The wolf has informed us however that there is a surprise in store for us: there is a princess in the palace and not the giant, at this juncture. What will happen in the stone home of the giant in the middle of the forest from this point will determine the rest of the story. He has arrived.. a first arrival. But the story is hardly over. And our prince’s heart that was stirred to find his brothers will be stirred further.

Living our lives like a story. What does that mean? Personally, I suffered from a romantic and addictive compulsion to find love to save me from a constant sense of not belonging, or not being good enough to be part of a family. The enormity of the nightmares, failed attempts at relationships, and unhappiness due to illness that I repeated in my life led me to recognize that I was caught in a mythic dilemma within my own narrative. Several times in my life I defied all logic to meet up with someone who I felt had betrayed me. I turned myself to stone. And, each time my motivation appeared to be the repair of what I felt was broken; to get back what I had lost. As if doing that I might be released of the terror and anguish I felt at the loss. But it wasn’t until I could recognize that my motivation had to be to save myself so I could be of use in the world, that I was able to make the journey past repeatedly turning to stone, and begin the long process of healing – from a cycle of self misery.

Since we are in the grips of the illogic or the bigger logic of the story rather than our own, we the listeners, spying into the unfolding narrative, have a sense that at the root of the story is a deeper story. Perhaps it is the absence of the mother, the queen_ the female principle of seeing with the light of the moon. Intuition, heart and clear seeing is absent. The nature of our lives when out of balance cause us to be blind to interdependence and impermanence…the knowing of the feminine.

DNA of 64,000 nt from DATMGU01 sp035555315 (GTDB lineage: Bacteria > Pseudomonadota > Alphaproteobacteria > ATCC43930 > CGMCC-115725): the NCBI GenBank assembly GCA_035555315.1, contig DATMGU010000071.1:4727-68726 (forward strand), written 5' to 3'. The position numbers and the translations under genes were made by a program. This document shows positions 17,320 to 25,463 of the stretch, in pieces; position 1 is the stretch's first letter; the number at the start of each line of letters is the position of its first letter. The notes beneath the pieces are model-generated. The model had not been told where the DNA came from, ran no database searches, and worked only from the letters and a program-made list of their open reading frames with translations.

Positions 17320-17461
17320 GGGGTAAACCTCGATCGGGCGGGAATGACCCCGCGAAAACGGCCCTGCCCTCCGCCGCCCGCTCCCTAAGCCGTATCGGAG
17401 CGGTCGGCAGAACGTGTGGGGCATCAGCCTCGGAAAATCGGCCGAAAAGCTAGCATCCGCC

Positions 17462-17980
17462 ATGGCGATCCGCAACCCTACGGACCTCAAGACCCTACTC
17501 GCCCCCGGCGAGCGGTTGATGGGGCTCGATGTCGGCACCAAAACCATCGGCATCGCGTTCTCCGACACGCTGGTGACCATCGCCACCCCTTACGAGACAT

The giant that turned his brothers, their brides and horses to stone, holds prisoner a young princess with whom the prince must engage in order to go forward to fulfill his quest.

And what is our quest? At Wonder and Wisdom, or at the UN School, I related this section of the story matter-of-factly. The prince’s encounter with the wolf, the place of stones and giants, and the captured princess.. At this point into the tale, we are conjuring the images, one upon the other, without any effort whatsoever. As the story progresses in words spoken and heard on the outside, inside we are more relaxed in the imaginative response with immediacy. We are now in our minds and imagination, that very place of arrival.

The giant and the wolf are moving in and out of the forest. The king is in a palace behind us past the trees and streams where raven and fish have been healed and returned to their natural places of branch and water. The brothers are still. Outside the stone palace is the prince about to go to the door.. and inside the walls of the stone is ta princess. We watch for a moment as the wild creature vanishes and we are left in that place.

IMAGES COME TO MY MIND OF STONES
Unearthed seemingly solid. Astonished.
Huge stones thrown up out of earth by earthquakes and flash floods.
Water turned to hailstones the size of tennis balls falling on the earth.
Fire burned stones from blazing heat that burns but does not destroy.
Old ruins and prison walls.
Stone works in endless cities.
Stone cities beneath the water.
Chichen itza and the pyramids.
Sphinx with riddles and buried cities.
Stones throne.
“THE LINES IN THE STONES” said an old man showing me how the lines in the stones I was collecting on the beach “were made from the breath of stones a thousand years ago”. Even they are not solid as I hold them in my hands
able to imagine them as water or lava, and breathing.

If the tellers of this tale had stopped here the unseen root of the cause of discord, damage to environment and imprisonment of the princess, would remain unknown. It is equivalent to being told you have cancer and without hesitation asking for it to be cut out without any investigation of what may have caused it and might cause it again or how is that organ related to other organs.The journey of the story in its kindness takes us where we ourselves, the listeners, might not have gone without the continuity of the tale to some conclusion and resolution.

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V. THE ARChitecture OF A STORY:
A Wild Ride

PART V

In the face of the too close to home tragedy of the shootings in Aurora, Colorado and the increasing violence in the Middle East and in so many other places in our world, I am offering these fragments of reflection on the fairytale of THE GIANT WITH NO HEART. Recognizing the process of engagement in spoken story as an active antidote to the disconnection we have between our own actions and how change takes place in the world can help us be more useful in our work in the world.

The desire to see a story as a content driven lesson to promote ethics or offer a conceptual moral is a very limited view of the power of storytelling today.